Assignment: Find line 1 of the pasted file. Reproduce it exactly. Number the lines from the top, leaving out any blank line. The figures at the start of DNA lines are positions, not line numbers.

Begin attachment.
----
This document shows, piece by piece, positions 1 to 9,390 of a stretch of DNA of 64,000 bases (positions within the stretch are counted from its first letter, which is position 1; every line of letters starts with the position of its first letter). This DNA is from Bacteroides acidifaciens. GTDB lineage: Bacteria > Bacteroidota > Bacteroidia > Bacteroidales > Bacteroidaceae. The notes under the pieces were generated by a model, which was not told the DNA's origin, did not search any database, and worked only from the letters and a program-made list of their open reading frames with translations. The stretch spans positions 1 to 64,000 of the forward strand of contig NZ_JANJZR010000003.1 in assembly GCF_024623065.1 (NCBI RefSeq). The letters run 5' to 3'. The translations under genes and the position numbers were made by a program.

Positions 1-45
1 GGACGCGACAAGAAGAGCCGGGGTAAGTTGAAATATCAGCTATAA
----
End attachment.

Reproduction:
This document shows, piece by piece, positions 1 to 9,390 of a stretch of DNA of 64,000 bases (positions within the stretch are counted from its first letter, which is position 1; every line of letters starts with the position of its first letter). This DNA is from Bacteroides acidifaciens. GTDB lineage: Bacteria > Bacteroidota > Bacteroidia > Bacteroidales > Bacteroidaceae. The notes under the pieces were generated by a model, which was not told the DNA's origin, did not search any database, and worked only from the letters and a program-made list of their open reading frames with translations. The stretch spans positions 1 to 64,000 of the forward strand of contig NZ_JANJZR010000003.1 in assembly GCF_024623065.1 (NCBI RefSeq). The letters run 5' to 3'. The translations under genes and the position numbers were made by a program.